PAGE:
Synaptic plasticity enables adaptive self-tuning critical networks… just so ya’ know.

Meet the youngest professional filmmaker in the world: She’s 12.

The bacon boom was no accident.

The top 50 most viewed YouTube channels from last week.

A letter from a sex worker to a wife about her cheating husband.

The 10 best Cary Grant films.

Four conversations derailed by baby otters.

Tom Hardy walked away from Suicide Squad over script… reportedly.

All 107 Sleater-Kinney songs listed and ranked.

The movies and TV shows leaving Netflix in February.

Related: Overstock.com launching a stream service.

Related: YouTube launching new original content effort by year-end.

Antarctica’s very weird place names.

The 12 weirdest times movies were turned into video games.

We need more police officers like this [video].

The top 15 mistakes beginning filmmakers make.

50 books to make you more interesting.

Here’s a good idea: Why not sorority house parties?

23 Network Chiefs on Frustrating Trends, Coveted Reboots and the Series They Can’t Miss.

The 100 best websites for writers in 2015.

Vimeo pacts with web publishers to sell VOD titles on their site.

Twitter can predict rates of coronary heart disease.

Why is popcorn the default movie theater snack?

Why do rivers curve?

Fifty Shades of Grey won’t include infamous tampon scene.

Good news! India’s tiger population on the rise.

Pedro Almodóvar to receive 2015 WGA Jean Renoir Award for International Screenwriting.

6 easy hacks for hard-to-open things [video].

Watch Brad Bird play with new Iron Giant toy [video].

Kinda related: Disney invents an adorable robot for making giant sand drawings.

How much does it cost to self-publish a book.

Why do flammable and inflammable mean the same thing.

Your scene sucks: Know 35 stereotype styles.

Behold! The hotel made of salt.

Italian directors protest proposed smoking ban in films.

80 rich people now have as much wealth as 50% of the rest of humanity combined.

A Mrs. Doubtfire musical in the works.

Watch every shot of Klay Thompson’s record-breaking 37 point quarter [video].

Inversely related: UVA vs. Vanderbilt hoops, December 6, 1952 [video].

Barely related: 10 things done to balls to give athletes a competitive edge.

Alan Turing handwritten notebook to go up for auction.

14 movie characters who were supposed to die but didn’t.

Museum curators accidentally ruin priceless King Tut burial mask.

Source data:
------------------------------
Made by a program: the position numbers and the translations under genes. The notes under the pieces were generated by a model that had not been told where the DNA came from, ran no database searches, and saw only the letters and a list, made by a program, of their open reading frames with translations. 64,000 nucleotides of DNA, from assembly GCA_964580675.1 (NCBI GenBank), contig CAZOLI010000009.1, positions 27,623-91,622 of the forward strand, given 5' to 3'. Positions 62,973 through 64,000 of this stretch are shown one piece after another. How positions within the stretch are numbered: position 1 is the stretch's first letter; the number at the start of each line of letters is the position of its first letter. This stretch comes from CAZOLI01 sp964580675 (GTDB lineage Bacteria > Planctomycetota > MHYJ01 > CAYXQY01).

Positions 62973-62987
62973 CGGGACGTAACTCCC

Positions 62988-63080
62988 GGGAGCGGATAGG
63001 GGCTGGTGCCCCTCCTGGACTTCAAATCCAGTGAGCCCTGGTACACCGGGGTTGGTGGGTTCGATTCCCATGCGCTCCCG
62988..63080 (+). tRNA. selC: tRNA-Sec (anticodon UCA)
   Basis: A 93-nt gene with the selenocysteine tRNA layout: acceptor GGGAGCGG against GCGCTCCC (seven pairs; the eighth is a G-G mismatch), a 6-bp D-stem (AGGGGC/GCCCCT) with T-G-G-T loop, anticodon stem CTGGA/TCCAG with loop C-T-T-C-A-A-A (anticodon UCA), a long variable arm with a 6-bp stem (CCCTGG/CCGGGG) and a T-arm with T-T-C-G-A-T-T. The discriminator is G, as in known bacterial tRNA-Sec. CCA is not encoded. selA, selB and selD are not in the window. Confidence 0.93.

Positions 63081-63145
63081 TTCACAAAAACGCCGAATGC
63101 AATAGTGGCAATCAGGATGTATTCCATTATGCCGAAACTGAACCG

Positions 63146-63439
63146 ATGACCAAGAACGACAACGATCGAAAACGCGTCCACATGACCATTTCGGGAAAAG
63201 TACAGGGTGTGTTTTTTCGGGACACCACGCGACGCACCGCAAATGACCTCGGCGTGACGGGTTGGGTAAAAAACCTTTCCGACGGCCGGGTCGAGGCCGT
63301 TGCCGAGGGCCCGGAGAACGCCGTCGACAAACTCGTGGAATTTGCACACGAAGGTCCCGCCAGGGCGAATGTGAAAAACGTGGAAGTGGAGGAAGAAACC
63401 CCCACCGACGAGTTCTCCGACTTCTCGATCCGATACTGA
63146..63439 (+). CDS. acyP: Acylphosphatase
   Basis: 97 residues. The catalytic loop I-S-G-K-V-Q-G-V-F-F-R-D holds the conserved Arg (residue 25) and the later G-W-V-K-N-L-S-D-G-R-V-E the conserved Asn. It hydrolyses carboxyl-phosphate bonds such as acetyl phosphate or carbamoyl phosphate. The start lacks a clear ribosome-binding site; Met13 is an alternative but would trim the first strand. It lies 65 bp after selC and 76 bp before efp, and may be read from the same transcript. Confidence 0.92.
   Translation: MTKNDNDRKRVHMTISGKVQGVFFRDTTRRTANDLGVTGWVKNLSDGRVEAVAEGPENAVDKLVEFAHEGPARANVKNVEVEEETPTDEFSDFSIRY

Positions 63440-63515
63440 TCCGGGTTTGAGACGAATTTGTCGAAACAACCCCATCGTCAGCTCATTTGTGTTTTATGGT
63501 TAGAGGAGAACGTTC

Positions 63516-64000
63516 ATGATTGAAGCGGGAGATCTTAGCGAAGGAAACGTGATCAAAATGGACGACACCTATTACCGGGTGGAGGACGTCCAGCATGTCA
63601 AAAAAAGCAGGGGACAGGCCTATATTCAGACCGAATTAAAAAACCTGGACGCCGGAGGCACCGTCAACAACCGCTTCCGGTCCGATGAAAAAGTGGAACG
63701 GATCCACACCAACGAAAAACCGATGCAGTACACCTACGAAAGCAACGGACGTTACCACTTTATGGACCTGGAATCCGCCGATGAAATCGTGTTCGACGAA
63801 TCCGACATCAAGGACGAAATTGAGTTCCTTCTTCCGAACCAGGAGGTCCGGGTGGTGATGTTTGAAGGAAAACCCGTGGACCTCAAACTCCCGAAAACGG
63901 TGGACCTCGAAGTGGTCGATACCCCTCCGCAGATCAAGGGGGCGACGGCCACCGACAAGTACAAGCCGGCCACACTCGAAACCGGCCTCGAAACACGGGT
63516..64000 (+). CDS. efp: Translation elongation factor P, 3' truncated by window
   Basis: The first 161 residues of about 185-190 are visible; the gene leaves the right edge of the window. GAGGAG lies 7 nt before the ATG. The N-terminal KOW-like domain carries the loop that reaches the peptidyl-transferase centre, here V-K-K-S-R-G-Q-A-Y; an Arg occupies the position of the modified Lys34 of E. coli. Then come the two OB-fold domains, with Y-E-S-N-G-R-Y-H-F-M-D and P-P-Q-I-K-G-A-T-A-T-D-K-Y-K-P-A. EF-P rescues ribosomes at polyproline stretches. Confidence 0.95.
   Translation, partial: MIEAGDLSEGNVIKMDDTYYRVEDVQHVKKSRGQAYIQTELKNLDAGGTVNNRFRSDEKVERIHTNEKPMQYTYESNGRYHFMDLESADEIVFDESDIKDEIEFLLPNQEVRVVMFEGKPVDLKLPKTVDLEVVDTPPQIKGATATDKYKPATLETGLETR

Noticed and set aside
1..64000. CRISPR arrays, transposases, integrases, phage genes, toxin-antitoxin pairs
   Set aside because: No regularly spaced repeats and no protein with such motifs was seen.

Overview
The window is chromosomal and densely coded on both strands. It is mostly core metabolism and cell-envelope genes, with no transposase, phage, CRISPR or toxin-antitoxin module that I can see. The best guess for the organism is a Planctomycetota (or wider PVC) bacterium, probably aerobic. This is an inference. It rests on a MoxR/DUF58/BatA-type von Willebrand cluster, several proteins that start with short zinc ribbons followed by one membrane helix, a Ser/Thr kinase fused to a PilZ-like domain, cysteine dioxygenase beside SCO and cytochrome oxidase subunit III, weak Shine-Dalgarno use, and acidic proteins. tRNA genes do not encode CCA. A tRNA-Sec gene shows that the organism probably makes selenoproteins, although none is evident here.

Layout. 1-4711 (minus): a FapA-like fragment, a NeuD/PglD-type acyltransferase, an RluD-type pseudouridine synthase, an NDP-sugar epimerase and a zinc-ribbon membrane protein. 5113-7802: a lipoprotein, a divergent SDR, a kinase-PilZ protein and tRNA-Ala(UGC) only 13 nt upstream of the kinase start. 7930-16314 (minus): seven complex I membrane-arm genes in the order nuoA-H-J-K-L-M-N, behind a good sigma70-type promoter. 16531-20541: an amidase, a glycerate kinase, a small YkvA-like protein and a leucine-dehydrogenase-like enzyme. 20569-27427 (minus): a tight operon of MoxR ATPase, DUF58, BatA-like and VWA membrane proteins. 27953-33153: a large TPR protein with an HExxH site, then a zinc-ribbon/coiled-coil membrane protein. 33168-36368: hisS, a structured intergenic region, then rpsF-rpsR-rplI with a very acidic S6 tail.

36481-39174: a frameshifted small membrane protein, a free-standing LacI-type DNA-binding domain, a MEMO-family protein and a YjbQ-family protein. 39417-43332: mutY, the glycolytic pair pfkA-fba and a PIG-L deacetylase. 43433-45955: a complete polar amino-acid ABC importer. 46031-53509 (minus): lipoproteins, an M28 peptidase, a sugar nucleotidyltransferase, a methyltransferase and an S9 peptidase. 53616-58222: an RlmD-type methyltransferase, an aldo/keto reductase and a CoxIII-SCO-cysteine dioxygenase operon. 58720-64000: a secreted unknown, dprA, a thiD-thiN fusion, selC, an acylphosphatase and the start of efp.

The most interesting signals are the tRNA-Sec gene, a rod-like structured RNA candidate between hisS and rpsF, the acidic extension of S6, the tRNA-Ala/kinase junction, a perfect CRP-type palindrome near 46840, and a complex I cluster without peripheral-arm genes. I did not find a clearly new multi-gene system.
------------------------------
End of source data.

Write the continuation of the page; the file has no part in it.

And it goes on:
George Lucas slams Oscars: “It’s a political campaign”.

Watch Chinese viral sensation “Mini Bruce Lee” [video].

53% shun movie theaters citing high ticket prices.

Bob Dylan giving AARP subscribers a free copy of his latest album.

Luc Besson’s Lucy helps drive French B.O. to record year.

NASA has released the largest photograph ever taken and it will shake up your universe.

Fox hoping for an “X-Files” return.

13 secrets of Amazon warehouse employees.

What “Girls” got wrong (and right!) about the Iowa Writers’ Workshop.

Protect your cat with a suit of armor.

The 10 most iconic dresses in cinema.

Why rain has that particular smell.

Tony Verna, inventor of instant replay, dies at 81.

There are about as many solar jobs as coal jobs in the U.S.

Your taste in music can reveal how smart (or dumb) you are.

How owls can rotate their heads 270 degrees without dying.

An iceberg flipped over and its underside is breathtaking.

Air catalog SkyMall files for bankruptcy.

Finally Kristen Wiig and Bill Hader at the Golden Globes reminds everyone to watch Skeleton Twins [video].

Screenwriting Master Class tip of the week: Studying the writing craft online is great. I’ve been teaching part-time that way since 2002 and have probably offered more online classes than anyone else, so I have a lot of experience. The convenience of doing the work snuggled in bed in your pajamas while savoring a cup of coffee or however you choose to engage the class is wonderful: You can do virtually everything in your own place and on your own time.

However there is something to be said for face-to-face interactions. And as satisfying as online education can be, at least the way I teach, over the years I kept hearing this recurring refrain: “Will you ever do something in-person?”

So in October 2013, I hosted the first ever Quest Writing Workshop in Santa Monica, California. It was an incredible success for participants, a 4 day immersion in the principles of storytelling, practices of writing, and wrangling of each writer’s original story.